A JIT-friendly shared library format

The user community has repeatedly asked for code caching and ahead-of-time (AOT) compilation. Code caching and AOT are two related concepts. Both require storing executable code on disk. A lot of the challenges for Numba to implement these features came from its JIT-oriented nature. However, we now realize it is much easier to support a JIT compiler when working from the base of an already existing AOT compiler. The cornerstone of a new AOT offering is through producing a shared library that embeds low-level compiler IR (such as LLVM IR) for JIT compilation and link-time optimization. This led to the idea of PIXIE (Portable Instructions eXchanged In Executable).

PIXIE is a Python package for creating specially-formatted shared libraries of functions that give the user the choice about portability and performance through the whole program lifetime. PIXIE tries to combine the best of AOT and JIT by putting the choice about execution-latency, compilation-performance and runtime-performance in the hands of the user. A PIXIE library typically contains multiple architectural variants of given functions, and also LLVM bitcode of the same. A PIXIE library often comes as a Python C-Extension and has a Python “overlay” at the module root that makes it trivial to introspect and call the contents of the shared library.

A new intermediate representation (IR)

The existing IR has numerous problem:

  • It was not designed for efficient transformation.
  • Accidental mutation of the IR is easy and often leads to malformed IR.
  • The IR lacks a formal specification or grammar.
  • It is very low level and reflects the CPython bytecode.

Extending the benefits from the RVSDG frontend to the rest of the compiler is another reason for a new IR. These benefits can simplify many compiler passes and reduce compilation overhead. (See Value Dependence Graphs: Representations Without Taxation, and RVSDG: An Intermediate Representation for Optimizing Compilers).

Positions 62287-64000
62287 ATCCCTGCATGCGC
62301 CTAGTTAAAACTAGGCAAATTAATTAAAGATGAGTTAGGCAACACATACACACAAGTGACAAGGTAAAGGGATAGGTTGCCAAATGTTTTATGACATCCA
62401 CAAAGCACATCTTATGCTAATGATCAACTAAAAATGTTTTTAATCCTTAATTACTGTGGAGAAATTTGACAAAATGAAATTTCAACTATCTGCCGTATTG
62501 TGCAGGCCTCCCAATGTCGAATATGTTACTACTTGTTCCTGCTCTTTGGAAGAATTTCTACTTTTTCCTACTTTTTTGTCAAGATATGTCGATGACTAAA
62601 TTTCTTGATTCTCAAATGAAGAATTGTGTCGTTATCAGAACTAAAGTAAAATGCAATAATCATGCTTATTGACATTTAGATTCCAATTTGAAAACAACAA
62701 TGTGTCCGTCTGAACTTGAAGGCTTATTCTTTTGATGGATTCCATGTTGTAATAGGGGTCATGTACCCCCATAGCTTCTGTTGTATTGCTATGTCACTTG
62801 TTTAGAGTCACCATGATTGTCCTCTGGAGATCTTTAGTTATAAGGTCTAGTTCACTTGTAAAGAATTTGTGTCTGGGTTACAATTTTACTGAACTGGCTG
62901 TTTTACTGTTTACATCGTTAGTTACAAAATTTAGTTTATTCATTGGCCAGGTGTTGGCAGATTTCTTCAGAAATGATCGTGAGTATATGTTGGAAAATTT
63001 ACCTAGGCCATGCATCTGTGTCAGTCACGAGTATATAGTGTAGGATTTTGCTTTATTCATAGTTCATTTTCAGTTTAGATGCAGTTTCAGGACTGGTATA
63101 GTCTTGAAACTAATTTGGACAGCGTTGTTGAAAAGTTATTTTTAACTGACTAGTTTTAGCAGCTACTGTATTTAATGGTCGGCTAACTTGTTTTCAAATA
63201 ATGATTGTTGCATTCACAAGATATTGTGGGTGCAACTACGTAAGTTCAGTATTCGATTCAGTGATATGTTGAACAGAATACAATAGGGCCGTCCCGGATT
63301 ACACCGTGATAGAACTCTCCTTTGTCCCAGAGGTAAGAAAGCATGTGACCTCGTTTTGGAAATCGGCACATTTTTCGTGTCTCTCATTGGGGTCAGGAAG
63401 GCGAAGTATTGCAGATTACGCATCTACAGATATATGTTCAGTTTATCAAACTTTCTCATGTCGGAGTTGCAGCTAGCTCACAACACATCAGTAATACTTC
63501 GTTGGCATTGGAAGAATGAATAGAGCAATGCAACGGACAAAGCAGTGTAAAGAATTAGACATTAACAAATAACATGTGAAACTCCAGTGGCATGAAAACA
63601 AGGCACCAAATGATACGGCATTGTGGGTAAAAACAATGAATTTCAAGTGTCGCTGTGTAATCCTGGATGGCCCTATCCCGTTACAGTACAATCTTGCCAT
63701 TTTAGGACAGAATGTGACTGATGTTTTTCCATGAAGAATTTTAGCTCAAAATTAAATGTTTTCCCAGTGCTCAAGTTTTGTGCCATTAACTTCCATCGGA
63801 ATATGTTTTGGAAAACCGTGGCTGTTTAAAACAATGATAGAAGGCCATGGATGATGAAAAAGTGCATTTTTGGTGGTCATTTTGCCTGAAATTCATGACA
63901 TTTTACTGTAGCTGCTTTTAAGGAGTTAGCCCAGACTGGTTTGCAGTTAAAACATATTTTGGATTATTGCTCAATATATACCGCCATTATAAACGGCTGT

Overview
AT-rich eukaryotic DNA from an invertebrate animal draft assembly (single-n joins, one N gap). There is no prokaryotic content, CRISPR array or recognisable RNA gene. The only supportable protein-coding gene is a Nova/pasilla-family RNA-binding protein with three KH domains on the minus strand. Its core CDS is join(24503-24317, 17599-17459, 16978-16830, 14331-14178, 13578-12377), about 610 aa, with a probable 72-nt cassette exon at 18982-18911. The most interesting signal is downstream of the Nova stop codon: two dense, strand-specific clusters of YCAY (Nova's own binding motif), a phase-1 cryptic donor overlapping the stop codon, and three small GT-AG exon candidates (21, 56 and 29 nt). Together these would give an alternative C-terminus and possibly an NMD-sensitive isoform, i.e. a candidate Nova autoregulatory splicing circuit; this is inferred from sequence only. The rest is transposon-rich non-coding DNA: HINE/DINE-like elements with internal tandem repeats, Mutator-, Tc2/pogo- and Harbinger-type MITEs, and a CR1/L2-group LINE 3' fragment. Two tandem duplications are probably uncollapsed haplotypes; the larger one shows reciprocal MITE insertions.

Near-term plan

The proposed new components are designed to complement and replace parts of the existing Numba compilation pipeline:

Potential milestones:

  • To address the need from Python 3.11+ faster-cpython bytecode changes, we need to replace the “frontend” portion of the compiler pipeline with the new RVSDG bytecode analyzer. The code lifting passes (with-lifting and loop-lifting) will be rewritten to use the new information from the RVSDG forms. The new passes should become simpler due to the “regionalized” nature of RVSDG.
  • Experimental PIXIE support can be added to further investigate the effectiveness of AOT compilation with JIT LTO. Targeting PIXIE libraries as output may need an experimental compiler pipeline to create them.
  • Experimental pipelines can be added to investigate the usefulness of the new IR.

NOTE: This is a high level document. More detailed information and proposals will be provided in a separate document.


Note: This document was presented during the Numba public meeting on Feb 7, 2023.